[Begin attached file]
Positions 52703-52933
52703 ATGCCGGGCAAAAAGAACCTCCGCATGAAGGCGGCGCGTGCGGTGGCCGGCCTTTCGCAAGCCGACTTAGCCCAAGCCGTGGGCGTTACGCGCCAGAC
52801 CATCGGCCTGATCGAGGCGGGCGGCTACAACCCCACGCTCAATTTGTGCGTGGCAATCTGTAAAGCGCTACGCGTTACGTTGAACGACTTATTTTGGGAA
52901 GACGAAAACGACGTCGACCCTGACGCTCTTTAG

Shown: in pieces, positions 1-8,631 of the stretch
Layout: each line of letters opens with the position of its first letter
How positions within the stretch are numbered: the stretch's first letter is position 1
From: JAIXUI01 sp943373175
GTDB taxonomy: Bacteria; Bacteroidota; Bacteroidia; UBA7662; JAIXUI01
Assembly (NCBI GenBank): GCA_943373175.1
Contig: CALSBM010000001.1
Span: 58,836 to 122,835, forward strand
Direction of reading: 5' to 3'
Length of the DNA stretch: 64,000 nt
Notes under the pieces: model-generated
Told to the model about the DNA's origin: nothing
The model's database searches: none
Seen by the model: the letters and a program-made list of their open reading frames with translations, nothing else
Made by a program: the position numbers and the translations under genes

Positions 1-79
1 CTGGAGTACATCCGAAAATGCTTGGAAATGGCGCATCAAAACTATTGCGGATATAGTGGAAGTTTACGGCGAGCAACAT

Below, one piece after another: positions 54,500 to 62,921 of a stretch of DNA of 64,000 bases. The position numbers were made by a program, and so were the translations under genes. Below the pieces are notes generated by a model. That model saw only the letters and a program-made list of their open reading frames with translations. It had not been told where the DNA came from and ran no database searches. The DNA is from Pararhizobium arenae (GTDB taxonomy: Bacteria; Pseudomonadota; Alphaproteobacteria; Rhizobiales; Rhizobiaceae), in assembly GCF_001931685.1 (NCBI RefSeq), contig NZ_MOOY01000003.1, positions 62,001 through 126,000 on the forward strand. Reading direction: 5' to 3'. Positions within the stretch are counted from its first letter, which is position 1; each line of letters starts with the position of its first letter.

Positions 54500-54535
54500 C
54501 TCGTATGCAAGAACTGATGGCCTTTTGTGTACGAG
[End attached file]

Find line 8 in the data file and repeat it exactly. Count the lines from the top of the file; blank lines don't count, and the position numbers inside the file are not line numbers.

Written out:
From: JAIXUI01 sp943373175